Athens was one of the world’s first democracies. Citizens (most free adult men, including both rich and poor) were expected to serve on juries and participate in civic life. A number of small objects used by the courts are displayed, including a pinakion (juror’s identification ticket); ballots (round bronze disks), for acquittal or conviction of the accused; court tokens used for paying juror’s fees; and wage tokens used to pay salaries of citizens who were chosen by lot to serve a public function.

The spirit of civic competition was evident in the inter-city Olympic Games held every four years. The graphic identification of this in the exhibition is a relief in marble, showing an athlete crowning himself from 460 B.C., considered a metaphor for democracy.

A copy of the famous Stele of Democracy (Law Against Tyranny) is on view—a decree from 337/336 B.C., which depicts the figure of Democracy crowning the enthroned Demos (the people).

With the victory of King Philip II over the Athenians in 338 B.C., Greek power shifted north to Macedonia. Philip was a patron of the arts and culture, and the portion of the show treating this period contains several of the most dramatic artifacts in the exhibition.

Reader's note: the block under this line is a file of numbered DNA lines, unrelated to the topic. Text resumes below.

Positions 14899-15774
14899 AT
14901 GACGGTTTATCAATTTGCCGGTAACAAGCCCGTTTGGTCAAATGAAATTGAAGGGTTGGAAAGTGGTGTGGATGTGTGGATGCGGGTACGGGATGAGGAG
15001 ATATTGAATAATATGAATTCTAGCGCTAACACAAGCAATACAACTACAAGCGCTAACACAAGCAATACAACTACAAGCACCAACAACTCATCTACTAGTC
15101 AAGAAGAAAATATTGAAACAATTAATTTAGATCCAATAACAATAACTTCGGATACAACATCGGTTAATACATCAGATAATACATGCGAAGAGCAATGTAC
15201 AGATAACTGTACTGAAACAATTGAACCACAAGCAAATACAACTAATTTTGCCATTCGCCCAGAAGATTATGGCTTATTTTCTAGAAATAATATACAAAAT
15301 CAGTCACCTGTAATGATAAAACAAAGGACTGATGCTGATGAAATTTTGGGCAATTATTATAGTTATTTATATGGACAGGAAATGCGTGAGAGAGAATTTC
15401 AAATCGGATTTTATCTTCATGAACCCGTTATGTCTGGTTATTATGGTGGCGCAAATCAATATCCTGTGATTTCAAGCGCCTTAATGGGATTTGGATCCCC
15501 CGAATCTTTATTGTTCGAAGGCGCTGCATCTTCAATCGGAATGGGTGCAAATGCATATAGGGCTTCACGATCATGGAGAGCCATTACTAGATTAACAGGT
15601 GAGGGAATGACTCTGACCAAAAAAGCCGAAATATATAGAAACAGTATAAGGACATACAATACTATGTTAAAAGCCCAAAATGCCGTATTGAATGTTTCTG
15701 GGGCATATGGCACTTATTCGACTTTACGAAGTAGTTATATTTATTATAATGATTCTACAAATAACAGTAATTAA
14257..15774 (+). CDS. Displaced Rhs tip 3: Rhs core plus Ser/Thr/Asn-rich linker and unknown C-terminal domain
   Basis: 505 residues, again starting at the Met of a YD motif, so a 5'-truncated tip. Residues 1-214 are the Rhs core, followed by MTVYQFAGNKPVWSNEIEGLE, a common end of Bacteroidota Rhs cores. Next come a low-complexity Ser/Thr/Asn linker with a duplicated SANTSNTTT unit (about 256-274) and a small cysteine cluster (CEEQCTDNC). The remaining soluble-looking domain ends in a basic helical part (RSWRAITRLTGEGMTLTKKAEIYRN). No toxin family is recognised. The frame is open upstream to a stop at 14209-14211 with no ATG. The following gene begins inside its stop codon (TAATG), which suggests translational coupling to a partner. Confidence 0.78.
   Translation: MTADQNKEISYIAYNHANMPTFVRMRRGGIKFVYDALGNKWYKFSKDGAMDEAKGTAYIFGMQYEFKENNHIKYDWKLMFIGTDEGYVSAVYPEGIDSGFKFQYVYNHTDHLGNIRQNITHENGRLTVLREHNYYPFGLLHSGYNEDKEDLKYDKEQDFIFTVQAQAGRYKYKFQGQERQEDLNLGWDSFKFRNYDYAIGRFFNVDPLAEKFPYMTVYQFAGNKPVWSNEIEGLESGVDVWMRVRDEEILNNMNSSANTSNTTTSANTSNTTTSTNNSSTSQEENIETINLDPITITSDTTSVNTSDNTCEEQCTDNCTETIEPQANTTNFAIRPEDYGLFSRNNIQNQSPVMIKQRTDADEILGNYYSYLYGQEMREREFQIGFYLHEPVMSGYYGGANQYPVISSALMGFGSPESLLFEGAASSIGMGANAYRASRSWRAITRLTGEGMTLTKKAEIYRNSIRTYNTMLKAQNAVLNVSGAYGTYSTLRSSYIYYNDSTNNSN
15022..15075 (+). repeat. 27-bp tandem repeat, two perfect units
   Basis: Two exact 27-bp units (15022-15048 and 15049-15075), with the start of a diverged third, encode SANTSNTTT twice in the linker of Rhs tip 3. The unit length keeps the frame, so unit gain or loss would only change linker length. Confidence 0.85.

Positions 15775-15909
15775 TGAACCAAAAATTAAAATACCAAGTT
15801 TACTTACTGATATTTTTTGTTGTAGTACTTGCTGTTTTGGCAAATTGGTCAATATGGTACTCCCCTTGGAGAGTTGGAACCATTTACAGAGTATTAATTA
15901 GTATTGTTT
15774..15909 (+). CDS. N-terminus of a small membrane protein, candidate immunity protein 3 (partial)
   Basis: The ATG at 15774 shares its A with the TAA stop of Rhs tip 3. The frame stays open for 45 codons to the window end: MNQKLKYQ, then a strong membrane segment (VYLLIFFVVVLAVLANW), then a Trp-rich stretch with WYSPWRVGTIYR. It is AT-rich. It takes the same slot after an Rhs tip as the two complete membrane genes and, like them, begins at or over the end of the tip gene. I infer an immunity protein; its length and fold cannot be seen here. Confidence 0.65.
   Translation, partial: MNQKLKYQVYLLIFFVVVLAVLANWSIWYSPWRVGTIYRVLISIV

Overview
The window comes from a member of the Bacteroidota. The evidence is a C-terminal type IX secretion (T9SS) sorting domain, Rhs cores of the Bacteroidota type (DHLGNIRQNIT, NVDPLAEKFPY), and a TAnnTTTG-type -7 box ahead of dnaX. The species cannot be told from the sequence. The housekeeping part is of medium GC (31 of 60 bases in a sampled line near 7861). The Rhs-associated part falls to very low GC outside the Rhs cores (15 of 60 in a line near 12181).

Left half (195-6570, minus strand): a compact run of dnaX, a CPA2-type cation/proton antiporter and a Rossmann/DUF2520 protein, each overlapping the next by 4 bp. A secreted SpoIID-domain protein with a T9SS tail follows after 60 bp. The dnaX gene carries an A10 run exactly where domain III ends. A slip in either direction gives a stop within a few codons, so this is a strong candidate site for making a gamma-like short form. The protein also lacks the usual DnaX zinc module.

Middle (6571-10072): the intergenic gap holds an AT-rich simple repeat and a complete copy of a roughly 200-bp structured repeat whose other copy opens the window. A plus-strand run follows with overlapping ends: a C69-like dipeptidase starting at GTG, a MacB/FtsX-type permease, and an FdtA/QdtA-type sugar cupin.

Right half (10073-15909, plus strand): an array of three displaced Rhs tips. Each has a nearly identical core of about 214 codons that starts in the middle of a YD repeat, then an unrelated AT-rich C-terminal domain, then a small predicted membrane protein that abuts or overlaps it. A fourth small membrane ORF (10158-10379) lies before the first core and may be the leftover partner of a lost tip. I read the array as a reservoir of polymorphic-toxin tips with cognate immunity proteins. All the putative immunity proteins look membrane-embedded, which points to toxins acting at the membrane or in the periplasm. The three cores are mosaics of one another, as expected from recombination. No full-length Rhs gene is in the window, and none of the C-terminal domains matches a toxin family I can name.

A marble statuette of Alexander the Great, achieving immortality as the woodland god Pan with horns, from the early Hellenistic Period (the period associated with the Greeks after Alexander’s conquests), is the finest piece of sculpture in the exhibition. Pan is usually depicted as a grotesque creature, part goat. But here, Alexander is the ideal of male beauty.

A spectacular gold enamel myrtle wreath, worn by Queen Meda, wife of Philip II, is described in the catalog as “one of the most remarkable gold objects of the ancient world.” The myrtle plant is associated with the goddess of love and beauty, Aphrodite.